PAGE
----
"If it was so, it might be; and if it were so, it would be; but as it isn't, it ain't. That's logic."
This is simply a literary play on words - One that uses the sort of confused and ambiguous logic that Carroll is well-known for. In it's most basic form it is a simple confusion of subjunctives inside an, 'Alpha AND Beta' format. The thought process is deliberately confused, runs in a circle, and comes to an unexpected end without reaching any sort of useful conclusion.
In order for the logical statement, 'alpha and beta' to be true both alpha and beta must be true. If either one is false then the import of the entire statement collapses. The contrapositive, 'alpha or beta' might be a viable alternative; but with confusion as his desired goal, Carroll knew better than to introduce an opposing conjunction.
One thing is certain: You cannot correctly use, 'if' and, 'was' in the same simple sentence, and remain grammatically correct. 'If' implies, 'were'; and that's a tough subjunctive structure to get around. (It can be done; but a highly descriptive context would be needed.)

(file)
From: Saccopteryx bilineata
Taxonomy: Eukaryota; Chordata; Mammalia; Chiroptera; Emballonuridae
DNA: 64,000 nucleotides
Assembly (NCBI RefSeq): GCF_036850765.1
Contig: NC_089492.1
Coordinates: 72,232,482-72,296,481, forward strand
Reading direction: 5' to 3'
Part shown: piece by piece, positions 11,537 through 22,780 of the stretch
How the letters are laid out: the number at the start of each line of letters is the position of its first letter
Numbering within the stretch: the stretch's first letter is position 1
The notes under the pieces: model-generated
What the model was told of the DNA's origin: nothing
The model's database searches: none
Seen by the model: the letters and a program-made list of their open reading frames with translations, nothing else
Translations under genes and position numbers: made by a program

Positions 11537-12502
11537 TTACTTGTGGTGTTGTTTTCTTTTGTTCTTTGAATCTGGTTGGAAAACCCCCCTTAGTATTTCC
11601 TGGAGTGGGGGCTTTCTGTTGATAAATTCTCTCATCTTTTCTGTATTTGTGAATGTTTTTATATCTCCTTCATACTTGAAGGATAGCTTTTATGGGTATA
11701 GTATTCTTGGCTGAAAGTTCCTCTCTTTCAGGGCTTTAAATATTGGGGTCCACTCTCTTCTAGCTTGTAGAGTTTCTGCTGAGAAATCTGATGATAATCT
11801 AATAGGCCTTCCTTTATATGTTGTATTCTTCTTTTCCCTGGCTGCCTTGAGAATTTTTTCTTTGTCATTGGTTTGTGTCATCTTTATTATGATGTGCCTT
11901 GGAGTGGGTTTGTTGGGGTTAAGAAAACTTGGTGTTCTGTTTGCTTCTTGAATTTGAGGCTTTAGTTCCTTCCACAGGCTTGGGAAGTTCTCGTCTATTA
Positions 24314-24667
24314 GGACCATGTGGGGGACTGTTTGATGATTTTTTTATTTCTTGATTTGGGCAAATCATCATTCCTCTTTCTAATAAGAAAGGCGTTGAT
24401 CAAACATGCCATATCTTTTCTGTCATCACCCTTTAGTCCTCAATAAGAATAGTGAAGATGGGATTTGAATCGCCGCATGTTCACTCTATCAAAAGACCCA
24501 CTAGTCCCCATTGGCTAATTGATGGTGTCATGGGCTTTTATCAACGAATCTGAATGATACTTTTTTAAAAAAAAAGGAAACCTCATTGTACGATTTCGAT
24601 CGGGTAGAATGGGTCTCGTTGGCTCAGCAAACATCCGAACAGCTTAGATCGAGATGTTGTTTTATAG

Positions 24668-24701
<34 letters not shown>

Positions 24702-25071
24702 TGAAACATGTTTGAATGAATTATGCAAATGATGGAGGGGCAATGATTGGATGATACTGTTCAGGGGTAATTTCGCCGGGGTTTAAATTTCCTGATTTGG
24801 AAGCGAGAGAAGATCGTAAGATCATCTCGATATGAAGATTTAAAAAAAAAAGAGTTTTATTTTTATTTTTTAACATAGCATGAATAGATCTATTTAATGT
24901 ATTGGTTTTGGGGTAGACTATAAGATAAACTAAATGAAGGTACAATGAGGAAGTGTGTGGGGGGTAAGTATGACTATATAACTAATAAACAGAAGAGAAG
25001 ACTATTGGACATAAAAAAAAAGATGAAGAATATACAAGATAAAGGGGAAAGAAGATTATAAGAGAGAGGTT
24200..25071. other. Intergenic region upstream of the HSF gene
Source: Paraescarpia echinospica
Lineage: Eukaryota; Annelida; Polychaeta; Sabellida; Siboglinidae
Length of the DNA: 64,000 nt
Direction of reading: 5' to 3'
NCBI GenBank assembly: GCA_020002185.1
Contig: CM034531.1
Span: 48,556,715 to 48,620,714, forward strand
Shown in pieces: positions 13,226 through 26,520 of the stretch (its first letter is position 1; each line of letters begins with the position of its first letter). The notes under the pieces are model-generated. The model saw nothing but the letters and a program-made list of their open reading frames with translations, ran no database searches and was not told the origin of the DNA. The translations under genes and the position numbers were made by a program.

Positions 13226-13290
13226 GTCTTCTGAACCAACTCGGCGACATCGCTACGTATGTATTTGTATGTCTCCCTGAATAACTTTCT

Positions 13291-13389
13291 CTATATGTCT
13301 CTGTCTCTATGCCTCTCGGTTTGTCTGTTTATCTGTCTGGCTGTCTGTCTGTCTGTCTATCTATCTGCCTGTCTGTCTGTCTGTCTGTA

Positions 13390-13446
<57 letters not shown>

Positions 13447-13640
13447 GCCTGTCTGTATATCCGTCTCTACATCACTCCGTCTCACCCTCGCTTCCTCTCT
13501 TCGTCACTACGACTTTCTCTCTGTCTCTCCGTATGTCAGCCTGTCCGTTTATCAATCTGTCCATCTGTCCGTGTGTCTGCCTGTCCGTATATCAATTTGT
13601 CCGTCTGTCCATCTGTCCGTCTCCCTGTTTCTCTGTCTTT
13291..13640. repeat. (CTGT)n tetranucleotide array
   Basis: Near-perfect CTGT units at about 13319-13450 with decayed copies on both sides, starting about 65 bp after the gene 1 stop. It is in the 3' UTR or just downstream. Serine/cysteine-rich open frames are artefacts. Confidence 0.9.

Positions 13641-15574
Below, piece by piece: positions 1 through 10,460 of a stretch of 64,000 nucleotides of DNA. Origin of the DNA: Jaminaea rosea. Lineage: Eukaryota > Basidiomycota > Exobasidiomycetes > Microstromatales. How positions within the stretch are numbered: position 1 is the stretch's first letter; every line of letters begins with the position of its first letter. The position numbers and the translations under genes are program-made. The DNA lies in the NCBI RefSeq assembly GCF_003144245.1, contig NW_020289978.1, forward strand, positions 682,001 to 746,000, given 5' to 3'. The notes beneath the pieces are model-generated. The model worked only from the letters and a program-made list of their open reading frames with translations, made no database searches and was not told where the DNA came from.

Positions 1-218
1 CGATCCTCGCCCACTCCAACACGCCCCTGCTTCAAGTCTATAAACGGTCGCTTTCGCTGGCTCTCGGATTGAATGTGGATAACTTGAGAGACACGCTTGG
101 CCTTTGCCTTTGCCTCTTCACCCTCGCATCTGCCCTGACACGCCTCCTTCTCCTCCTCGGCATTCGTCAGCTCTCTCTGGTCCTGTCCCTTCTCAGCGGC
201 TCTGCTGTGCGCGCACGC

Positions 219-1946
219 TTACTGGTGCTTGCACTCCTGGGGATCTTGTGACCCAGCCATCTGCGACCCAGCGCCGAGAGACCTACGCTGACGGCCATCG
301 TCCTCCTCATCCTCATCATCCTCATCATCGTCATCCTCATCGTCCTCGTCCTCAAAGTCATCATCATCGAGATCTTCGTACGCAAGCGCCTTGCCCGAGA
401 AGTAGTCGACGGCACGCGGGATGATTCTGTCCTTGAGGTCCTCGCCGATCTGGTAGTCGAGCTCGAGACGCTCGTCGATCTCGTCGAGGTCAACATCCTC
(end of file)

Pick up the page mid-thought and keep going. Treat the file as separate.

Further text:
Look at it this way: 'If it were so, it might be; and if it were so it would be; but as it isn't, it ain't.' 'That's logic.' If you change, 'was' to were, and recognize the fact that, 'alpha AND beta' (by the author's own admission) is a true statement, then, instead of relying upon logic, Carroll's compound assertion is actually referring to the preposterous development of an, otherwise, certain event.
However, with both, 'alpha and beta' being incorrect the entire statement is grammatical gobbledygook that fits in very well with the bizarre world of illogical impossibilities that Carroll so eloquently portrayed.